The scenes, or peaks, are the moments when emotions run high, when action abounds, when your characters are engaged. The sequels or valleys are the less dramatic moments, when it's OK to move your characters along in the story without dramatizing each step of their journey.

Even when you're telling, though, don't write in generalities. Use specific details. Here's an example from B.J. Stone's book, Girl on the Bluff:

"Months went by and I helped in the store." If B.J. had stopped there, we wouldn't have the full picture. But she went on to flesh that out with specifics:

"I put up bags of coffee and tobacco. I handed the soldiers their brass polish when they came in wanting to spruce up for a party or inspection. I swept the dirt floor clean as I could with a straw broom."

The sentence about handing brass polish to the soldiers could have been dramatized and turned into a full-fledged scene. But it wasn't a moment of high emotion or exciting action, so B.J. did it justice in the telling, with no need to show, but with crisp details that convey information.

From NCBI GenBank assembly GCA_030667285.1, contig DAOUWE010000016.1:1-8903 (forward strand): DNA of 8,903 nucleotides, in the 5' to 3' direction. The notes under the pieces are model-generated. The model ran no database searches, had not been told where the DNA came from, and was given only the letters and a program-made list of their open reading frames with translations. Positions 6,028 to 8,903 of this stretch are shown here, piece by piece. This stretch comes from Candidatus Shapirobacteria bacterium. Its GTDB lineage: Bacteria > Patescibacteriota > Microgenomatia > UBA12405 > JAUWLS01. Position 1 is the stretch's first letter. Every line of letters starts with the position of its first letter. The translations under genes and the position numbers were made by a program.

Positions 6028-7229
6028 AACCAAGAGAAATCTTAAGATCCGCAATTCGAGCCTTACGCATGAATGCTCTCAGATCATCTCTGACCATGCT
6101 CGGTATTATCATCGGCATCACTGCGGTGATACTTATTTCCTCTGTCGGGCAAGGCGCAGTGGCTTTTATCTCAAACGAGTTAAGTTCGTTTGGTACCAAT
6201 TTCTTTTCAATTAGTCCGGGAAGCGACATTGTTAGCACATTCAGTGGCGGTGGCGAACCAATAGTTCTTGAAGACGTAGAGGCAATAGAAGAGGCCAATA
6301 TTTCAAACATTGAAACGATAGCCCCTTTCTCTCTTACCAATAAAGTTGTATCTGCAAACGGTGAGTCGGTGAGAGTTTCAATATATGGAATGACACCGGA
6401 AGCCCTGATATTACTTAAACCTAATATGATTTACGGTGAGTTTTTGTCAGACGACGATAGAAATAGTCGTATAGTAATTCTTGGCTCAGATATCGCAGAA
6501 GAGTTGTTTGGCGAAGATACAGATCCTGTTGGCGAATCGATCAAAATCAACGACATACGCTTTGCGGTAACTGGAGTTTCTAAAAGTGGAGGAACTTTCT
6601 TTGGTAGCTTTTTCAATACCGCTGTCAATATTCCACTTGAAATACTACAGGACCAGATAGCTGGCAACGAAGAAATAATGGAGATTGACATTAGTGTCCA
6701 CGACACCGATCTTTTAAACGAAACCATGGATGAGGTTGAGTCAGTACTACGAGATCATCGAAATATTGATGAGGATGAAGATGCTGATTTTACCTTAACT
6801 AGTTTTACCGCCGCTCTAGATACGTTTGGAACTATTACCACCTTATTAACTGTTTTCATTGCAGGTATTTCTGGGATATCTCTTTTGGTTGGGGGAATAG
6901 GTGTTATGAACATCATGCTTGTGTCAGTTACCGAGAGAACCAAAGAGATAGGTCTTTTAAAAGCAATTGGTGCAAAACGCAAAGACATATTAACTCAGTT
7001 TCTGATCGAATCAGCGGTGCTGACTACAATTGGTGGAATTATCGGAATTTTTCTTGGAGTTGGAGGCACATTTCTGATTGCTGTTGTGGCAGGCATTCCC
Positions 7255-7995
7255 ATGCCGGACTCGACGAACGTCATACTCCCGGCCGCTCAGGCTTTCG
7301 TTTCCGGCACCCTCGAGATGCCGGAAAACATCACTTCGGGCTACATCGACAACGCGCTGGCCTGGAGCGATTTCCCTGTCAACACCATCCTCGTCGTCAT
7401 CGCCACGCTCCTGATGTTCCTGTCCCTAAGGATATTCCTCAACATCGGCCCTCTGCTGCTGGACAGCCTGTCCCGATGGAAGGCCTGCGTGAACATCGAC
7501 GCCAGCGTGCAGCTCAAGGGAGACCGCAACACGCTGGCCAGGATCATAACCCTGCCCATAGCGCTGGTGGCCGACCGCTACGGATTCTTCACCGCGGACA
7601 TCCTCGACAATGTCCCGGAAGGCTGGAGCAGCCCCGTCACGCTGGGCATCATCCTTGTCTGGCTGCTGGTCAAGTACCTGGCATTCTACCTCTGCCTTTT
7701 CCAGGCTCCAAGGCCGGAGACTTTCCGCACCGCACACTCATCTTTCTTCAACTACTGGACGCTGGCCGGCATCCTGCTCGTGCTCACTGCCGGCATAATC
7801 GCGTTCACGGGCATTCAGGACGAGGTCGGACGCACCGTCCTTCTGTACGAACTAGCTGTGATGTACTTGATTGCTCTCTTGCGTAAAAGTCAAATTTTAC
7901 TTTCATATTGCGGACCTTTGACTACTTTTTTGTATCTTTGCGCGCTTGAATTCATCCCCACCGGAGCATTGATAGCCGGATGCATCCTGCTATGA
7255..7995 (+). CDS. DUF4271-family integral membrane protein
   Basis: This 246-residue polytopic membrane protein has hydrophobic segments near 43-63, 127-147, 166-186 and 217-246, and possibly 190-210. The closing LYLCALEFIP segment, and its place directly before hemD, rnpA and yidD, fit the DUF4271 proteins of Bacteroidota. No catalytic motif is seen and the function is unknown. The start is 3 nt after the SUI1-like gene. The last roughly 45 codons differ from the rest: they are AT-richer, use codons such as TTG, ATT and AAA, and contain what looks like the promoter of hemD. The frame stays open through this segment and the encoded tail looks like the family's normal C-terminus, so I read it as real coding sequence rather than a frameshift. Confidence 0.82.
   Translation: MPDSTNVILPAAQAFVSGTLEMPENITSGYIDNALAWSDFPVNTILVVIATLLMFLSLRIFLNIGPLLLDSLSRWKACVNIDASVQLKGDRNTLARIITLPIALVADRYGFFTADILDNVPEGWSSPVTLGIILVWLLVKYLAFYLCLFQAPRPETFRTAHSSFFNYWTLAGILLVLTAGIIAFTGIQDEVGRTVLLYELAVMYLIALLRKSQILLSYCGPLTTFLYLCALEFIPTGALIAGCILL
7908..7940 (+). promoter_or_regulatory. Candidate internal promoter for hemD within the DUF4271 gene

If this concept seems slippery to you, as it does to many of us, I highly recommend the chapter on "Showing Versus Telling" in Noah Lukeman's book, The First Five Pages. He gives some great examples and talks about stating facts as opposed to telling. They are not the same thing.

When a writer tells us something, the writer may be directing us to a particular conclusion. But when the writer just states facts (and here I mean "facts" in the context of the story you're telling, the reality of the world where your story takes places), we readers are allowed to draw our own conclusions from those facts.

(This ties in with adverbs and adjectives that tell, as opposed to precise nouns and vigorous verbs that show. For more about this idea, see my earlier post on Adjectives and Adverbs.)

The examples in Lukeman's book will get you thinking about different techniques that you may have overlooked.